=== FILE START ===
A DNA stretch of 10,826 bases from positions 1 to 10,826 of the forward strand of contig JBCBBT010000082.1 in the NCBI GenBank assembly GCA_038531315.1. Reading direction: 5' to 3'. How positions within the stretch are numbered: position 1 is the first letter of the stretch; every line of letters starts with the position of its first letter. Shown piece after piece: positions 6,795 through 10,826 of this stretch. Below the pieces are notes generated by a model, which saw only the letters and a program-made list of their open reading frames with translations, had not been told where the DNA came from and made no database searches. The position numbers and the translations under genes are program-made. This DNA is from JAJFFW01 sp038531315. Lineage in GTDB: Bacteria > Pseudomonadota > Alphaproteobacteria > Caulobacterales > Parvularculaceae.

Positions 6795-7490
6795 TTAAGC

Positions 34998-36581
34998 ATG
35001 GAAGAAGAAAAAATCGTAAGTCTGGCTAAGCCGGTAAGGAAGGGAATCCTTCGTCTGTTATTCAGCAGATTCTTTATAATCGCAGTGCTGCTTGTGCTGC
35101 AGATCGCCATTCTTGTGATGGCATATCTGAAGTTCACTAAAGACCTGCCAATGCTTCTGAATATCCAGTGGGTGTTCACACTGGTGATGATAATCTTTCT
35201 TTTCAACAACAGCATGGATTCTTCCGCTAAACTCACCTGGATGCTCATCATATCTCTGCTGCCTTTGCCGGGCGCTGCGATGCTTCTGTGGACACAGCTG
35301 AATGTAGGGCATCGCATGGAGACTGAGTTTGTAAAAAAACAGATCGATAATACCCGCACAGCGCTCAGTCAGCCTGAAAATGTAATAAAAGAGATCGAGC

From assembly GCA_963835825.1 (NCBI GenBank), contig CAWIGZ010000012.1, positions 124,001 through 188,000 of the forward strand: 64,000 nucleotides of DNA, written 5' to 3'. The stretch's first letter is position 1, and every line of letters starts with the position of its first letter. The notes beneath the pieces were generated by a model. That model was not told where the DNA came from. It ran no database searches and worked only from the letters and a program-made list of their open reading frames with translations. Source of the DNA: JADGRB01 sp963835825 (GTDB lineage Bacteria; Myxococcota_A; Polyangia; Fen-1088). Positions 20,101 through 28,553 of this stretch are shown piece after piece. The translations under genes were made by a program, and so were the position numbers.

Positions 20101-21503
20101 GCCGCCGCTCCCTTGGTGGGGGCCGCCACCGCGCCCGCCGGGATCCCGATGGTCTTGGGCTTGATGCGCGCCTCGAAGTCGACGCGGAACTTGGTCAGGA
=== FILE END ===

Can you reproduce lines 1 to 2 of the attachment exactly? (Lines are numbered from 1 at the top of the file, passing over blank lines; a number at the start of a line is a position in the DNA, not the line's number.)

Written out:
A DNA stretch of 10,826 bases from positions 1 to 10,826 of the forward strand of contig JBCBBT010000082.1 in the NCBI GenBank assembly GCA_038531315.1. Reading direction: 5' to 3'. How positions within the stretch are numbered: position 1 is the first letter of the stretch; every line of letters starts with the position of its first letter. Shown piece after piece: positions 6,795 through 10,826 of this stretch. Below the pieces are notes generated by a model, which saw only the letters and a program-made list of their open reading frames with translations, had not been told where the DNA came from and made no database searches. The position numbers and the translations under genes are program-made. This DNA is from JAJFFW01 sp038531315. Lineage in GTDB: Bacteria > Pseudomonadota > Alphaproteobacteria > Caulobacterales > Parvularculaceae.

Positions 6795-7490